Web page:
The best body size gauge isn’t your weight! A BMI is a nice number which is more informative than your weight in pounds or kilograms.
A BMI is an abbreviation for body mass index. This is how you calculate it:
1. Multiply your weight in pounds by 703.
2. Take your height in inches and square it.
3. Divide the number you get in #1 by the number you get in #2 and that’s your BMI.
It’s handy to know the formula, but here’s a quick and dirty way to determine it from the CDC’s (Center for Disease Control and Prevention) website. Just plug your height and weight into the BMI Calculator.
Since we’re in the New Year and you may be bridging that weight loss resolution, it’s a good time to familiarize yourself with this number and what it means. What you’ve recognized is that it doesn’t just take into account your weight, but also your height. In essence, a BMI helps indicate your overall size and body fat.
The BMI is a tool used by many healthcare providers and in the fitness industry as a screening tool, especially if it’s used along with other measurements such as skinfold thickness. The government uses it to assess the overall population for obesity. It’s simply a great way for any of us to compare our own BMI in the charts to the rest of the general population.
I actually keep the BMI table of values tacked on my refrigerator as a frequent reminder of where I am on the chart, or where I could be if I fall out of range. I noticed recently after a Doctor’s visit that my calculated BMI was printed on the office visit’s summary report. It’s becoming more widespread as a useful tool.
Normal BMI’s range between 18 and 25. Here are the standard weight status categories:
BMI Weight Status
Below 18.5 Underweight
18.5 – 24.9 Normal
25.0 – 29.9 Overweight
30.0 and Above Obese
Just know that if you’re going to monitor your BMI and use a BMI graph, use one for adults as children fall into a different interpretation because of differences in fat and body water percentages. Also, the rationale of obese BMI’s doesn’t work for some people such as bulked-up solid weight lifters. They are a different breed altogether!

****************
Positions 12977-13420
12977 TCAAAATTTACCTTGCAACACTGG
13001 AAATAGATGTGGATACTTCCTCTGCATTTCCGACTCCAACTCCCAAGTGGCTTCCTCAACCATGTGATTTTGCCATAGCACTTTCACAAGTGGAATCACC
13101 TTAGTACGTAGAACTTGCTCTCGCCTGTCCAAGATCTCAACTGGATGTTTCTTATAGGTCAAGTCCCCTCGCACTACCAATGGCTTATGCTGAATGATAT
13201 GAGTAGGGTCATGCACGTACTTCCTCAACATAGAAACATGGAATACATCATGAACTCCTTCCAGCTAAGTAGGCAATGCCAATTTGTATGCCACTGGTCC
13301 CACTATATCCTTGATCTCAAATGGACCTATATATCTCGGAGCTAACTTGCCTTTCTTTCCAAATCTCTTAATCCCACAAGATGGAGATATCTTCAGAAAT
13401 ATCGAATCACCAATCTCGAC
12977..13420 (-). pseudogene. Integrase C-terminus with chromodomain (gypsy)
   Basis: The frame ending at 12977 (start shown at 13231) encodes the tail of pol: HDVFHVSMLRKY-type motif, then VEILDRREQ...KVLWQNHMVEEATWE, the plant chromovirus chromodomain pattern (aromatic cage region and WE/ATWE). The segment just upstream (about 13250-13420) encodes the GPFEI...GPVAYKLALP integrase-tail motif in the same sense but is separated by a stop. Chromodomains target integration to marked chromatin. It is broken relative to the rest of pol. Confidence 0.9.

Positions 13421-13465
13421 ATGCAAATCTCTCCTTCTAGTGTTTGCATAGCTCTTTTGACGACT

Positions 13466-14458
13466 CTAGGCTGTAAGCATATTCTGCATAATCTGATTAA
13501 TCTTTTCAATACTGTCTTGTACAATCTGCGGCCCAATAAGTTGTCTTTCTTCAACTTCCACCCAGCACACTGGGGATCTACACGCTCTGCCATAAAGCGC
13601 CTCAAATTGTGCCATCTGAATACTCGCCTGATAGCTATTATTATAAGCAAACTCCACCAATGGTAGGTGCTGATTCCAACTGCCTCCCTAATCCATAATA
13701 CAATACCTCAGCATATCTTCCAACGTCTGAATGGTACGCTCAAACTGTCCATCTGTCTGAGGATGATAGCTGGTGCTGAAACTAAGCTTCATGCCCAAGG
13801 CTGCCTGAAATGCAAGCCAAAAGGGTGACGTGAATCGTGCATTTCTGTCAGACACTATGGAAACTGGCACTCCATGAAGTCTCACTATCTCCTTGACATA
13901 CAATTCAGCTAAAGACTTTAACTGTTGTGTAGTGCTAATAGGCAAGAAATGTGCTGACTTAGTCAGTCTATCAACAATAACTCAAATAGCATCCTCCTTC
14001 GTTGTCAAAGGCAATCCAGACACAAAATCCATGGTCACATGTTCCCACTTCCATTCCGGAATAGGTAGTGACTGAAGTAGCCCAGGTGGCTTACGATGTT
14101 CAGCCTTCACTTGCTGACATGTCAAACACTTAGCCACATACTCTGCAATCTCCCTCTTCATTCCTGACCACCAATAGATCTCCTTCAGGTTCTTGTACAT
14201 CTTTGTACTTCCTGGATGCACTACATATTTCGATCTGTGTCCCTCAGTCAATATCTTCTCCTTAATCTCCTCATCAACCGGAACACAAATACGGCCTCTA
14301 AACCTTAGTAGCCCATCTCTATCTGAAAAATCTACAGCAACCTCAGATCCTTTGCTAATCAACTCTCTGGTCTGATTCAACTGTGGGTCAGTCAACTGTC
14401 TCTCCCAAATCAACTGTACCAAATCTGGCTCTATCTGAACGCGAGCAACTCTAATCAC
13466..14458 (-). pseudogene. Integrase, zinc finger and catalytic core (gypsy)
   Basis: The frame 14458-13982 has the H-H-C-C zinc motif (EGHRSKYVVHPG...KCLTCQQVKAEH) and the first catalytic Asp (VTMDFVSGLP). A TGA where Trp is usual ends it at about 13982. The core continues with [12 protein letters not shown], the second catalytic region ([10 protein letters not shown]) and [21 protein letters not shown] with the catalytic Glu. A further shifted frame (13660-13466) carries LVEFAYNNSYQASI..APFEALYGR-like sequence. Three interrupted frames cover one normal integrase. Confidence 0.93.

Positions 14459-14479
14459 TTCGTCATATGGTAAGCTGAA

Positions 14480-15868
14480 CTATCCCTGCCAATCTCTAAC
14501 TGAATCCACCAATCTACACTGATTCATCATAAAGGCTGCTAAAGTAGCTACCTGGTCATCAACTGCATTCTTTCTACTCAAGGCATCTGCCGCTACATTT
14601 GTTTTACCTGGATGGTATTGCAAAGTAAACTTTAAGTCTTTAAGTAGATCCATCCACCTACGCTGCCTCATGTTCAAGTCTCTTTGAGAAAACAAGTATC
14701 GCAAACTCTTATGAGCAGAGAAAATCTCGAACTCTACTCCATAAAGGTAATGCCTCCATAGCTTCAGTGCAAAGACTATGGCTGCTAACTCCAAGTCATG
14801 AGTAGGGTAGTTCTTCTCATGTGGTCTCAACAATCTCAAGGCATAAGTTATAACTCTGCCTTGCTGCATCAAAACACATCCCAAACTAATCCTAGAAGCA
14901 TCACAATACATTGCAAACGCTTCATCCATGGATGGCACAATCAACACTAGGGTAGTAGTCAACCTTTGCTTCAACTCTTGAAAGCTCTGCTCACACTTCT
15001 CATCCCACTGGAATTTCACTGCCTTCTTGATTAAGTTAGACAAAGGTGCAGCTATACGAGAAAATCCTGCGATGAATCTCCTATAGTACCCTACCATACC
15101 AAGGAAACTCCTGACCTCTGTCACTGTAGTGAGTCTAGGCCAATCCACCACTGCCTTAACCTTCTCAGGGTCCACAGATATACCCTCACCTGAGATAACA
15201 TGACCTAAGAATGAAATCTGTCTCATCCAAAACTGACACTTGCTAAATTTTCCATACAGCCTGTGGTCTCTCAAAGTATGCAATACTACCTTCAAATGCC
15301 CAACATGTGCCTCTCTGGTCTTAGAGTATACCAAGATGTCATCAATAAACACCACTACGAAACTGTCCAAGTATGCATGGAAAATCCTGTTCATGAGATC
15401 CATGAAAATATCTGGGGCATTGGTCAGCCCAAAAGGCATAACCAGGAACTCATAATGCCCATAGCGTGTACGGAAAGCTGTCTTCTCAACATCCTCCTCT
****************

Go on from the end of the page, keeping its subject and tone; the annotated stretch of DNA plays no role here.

Enjoy 2014 and make it a happy and healthy New Year. Incorporate new ideas into your fitness plan, and that may include monitoring your BMI!
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Here is this week’s recipe. With fresh zucchini and a little kick from Pepper Jack cheese, this is a mouthwatering quiche. Served with a simple salad, you can’t go wrong!
Farmhouse Quiche *
9 inch pie crust
2 T. olive oil
½ red pepper, diced
½ green pepper, diced
2 cloves garlic, minced
¼ cup zucchini, diced
2 T. fresh basil, chopped
4 eggs, beaten
1 c. half & half
1 t. salt, ½ t. pepper
8-oz package shredded Pepper Jack cheese
1/3 cup shredded Parmesan cheese
3 plum tomatoes, sliced
Pierce bottom and sides of pie crust with a fork. Bake at 425 degrees for 10 minutes; set aside. Heat oil in a large skillet over medium heat; sauté peppers, garlic, zucchini and basil until tender.
Whisk together eggs, half and half (or milk), salt and pepper in a large bowl. Stir in vegetables and cheeses. Pour into pie crust and top with sliced tomatoes. Bake at 375 degrees for 45 minutes. Let stand 5 minutes before slicing. Makes 6 servings.
This recipe is from a Gooseberry Patch book titled “Summer in the Country.”
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